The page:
So deep was his fascination and obsession for Foster that Hinckley concocted a plan to exhibit what he later coined as “the greatest love offering in the history of the world.” To show Foster how much he loved her, he planned to kill the president of the United States. He purchased a .22 caliber Rohm RG-14 and traveled to Washington, D.C. where he stood outside the Hilton Hotel and awaited the president. As soon as Reagan emerged from the meeting he was attending, Hinckley fired six times, hitting a police officer, a Secret Service agent, press secretary James Brady, and as he planned, the president. He was immediately arrested and faced trial, only to be found not guilty by reason of insanity. After the trial, he was committed to St. Elizabeth’s Hospital in Washington, D.C. where he still resides today. The outrage of his acquittal resulted in Congress changing the rules for the insanity defense, making it more challenging for defendants like Hinckley to use this argument.
7. Robert Blake
Tough guy actor Robert Blake faced murder charges after his second wife, Bonnie Lee Bakley, was shot and killed in 2001. Bakley was a known con artist who by her own admission used older men for money and favors. She targeted Christian Brando, Marlon Brando’s son, prior to her involvement with Blake. While she was romantically involved with both men at the same time, she became pregnant and initially named Brando as the father. However, a DNA test proved that Blake was the father of her daughter, leading to the pair getting married in November of 2000. By May 2001, Bakley was dead from a gunshot wound to the back of her head. Blake found himself accused of her murder and was put on trial.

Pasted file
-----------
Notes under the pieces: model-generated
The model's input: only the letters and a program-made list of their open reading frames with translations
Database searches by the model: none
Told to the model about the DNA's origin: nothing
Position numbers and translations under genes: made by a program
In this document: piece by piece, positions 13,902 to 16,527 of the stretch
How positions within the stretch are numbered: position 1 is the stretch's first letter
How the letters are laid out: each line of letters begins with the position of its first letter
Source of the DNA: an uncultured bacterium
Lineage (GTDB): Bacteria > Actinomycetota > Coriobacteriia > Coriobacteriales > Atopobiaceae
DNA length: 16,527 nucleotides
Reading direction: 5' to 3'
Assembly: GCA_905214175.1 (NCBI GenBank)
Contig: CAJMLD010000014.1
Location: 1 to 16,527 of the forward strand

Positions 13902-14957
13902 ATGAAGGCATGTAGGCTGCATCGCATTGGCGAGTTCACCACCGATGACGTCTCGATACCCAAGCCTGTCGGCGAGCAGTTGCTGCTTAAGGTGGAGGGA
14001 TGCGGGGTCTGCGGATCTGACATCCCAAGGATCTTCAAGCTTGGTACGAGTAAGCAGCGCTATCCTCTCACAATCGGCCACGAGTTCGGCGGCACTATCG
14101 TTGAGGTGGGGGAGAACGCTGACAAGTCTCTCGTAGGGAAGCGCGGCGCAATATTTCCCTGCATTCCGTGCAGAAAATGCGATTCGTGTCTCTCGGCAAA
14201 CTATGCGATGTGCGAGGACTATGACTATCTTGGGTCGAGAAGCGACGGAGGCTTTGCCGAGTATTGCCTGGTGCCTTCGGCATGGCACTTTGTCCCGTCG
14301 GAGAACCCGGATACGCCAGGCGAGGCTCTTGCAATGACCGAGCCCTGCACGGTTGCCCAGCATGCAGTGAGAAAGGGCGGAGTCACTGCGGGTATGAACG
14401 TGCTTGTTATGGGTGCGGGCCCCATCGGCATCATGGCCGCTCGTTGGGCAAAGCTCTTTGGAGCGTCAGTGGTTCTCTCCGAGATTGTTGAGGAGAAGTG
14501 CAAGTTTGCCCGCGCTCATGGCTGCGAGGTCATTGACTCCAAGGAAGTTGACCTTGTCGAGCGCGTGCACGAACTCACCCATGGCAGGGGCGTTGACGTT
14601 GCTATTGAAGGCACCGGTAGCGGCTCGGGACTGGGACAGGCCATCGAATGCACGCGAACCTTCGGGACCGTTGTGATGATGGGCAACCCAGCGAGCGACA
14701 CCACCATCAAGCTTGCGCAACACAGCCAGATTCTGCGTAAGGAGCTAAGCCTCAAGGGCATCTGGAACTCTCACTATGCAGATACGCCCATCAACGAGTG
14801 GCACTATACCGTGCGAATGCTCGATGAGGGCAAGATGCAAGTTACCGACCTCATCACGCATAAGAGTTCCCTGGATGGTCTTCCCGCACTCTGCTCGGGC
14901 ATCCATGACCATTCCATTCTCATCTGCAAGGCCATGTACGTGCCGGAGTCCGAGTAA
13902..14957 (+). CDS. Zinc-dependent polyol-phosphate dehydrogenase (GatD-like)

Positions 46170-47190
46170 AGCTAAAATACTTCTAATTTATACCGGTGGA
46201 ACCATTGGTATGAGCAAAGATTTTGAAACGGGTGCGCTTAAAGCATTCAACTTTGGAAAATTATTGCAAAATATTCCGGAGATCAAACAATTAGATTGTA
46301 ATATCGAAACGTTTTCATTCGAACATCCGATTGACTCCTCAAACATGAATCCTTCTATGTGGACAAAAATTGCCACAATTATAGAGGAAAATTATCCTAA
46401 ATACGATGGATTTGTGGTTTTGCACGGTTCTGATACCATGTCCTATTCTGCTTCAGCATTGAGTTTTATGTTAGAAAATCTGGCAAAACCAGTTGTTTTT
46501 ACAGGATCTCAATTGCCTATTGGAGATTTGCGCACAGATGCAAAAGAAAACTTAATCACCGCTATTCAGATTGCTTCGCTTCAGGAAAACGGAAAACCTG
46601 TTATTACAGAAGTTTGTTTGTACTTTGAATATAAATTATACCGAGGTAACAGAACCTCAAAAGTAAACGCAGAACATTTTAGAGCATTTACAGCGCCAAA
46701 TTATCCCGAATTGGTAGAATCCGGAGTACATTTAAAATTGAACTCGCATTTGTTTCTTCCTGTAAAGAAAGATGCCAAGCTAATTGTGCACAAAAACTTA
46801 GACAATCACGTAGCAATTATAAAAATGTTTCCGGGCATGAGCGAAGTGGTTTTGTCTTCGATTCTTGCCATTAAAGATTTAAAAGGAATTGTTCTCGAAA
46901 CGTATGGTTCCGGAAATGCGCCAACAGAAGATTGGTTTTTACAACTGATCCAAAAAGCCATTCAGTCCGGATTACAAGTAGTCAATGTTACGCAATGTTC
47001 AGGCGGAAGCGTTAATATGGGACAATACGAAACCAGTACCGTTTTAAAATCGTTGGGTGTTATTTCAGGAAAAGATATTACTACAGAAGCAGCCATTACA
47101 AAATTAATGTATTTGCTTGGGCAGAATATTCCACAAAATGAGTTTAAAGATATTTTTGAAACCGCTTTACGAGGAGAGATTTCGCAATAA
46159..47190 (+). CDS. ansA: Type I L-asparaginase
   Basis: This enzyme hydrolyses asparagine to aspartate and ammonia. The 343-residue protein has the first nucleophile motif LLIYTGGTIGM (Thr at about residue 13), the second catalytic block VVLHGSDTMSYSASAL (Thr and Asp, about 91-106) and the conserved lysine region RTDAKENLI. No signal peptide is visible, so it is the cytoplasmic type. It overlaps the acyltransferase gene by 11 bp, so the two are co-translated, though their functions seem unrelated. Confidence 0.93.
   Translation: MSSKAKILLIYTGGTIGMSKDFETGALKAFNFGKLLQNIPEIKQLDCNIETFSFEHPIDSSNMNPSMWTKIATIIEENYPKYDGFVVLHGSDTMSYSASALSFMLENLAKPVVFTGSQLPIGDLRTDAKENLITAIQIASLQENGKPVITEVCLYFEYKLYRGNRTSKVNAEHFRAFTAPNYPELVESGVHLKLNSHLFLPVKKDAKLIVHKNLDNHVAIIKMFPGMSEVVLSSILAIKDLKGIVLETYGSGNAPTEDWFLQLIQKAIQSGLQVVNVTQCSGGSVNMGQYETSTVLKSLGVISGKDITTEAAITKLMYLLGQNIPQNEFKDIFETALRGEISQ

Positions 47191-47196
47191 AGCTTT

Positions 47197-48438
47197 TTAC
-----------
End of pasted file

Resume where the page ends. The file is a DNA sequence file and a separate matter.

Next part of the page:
During the televised trial, two former stuntmen testified that Blake tried to hire them to kill Bakley. Both stated that they turned down the Baretta actor, but believed that he had a direct hand in killing his wife on his own. Blake said in pre-trial interviews that he took his wife out to dinner that evening and then walked her to their car. However, he left his gun in the restaurant and went to retrieve it. During the time he went back into the restaurant, Bakley was killed by an unknown assailant. The stuntmen who were called to the stand admitted to using drugs and having mental health challenges. Blake’s defense deftly called their testimony into question, leading to Blake’s acquittal and the jurors being called stupid by the district attorney. Despite being found not guilty by a court of law, the actor never recovered his former reputation as a respected actor. Moreover, he faced civil action in court after Bakley’s three children filed suit against him for their mother’s wrongful death. He was ordered to pay $30 million in restitution, but later was given a lesser penalty of $15 million.
6. R. Kelly
Hip hop artist R. Kelly found himself in legal turmoil in 2002 when a video showing him having sex with a minor made its way to the mainstream media. In the video, he engaged in intercourse and also urinated on a female reportedly less than 18 years of age at the time. Police investigated Kelly and found numerous photos of the girl, as well as other images that law enforcement deemed child pornography. The hip hop star soon was arrested and charged with sexual misconduct with a minor and distribution of child pornography.
Despite the charges, Kelly would not face trial until 2006. During the early onset of legal proceedings, the trial was delayed because of Kelly’s ruptured appendix and his resulting surgery. However, after he was released from the hospital and physically capable of standing trial, his case once again was delayed while attorneys argued over when the tape was actually made. The case finally went to court in 2008 and lasted for two weeks. It took the jury less than a day to find him not guilty on the 14 counts levied against him. Nonetheless, Kelly’s reputation has never rebounded. He is still known by and large as the hip hop artist who had sex with and urinated on a teenage girl, all the while taping the encounter. He has diehard fans who follow his music regardless of his reputation. However, the public as a whole seems unwilling to forget or forgive the matter entirely.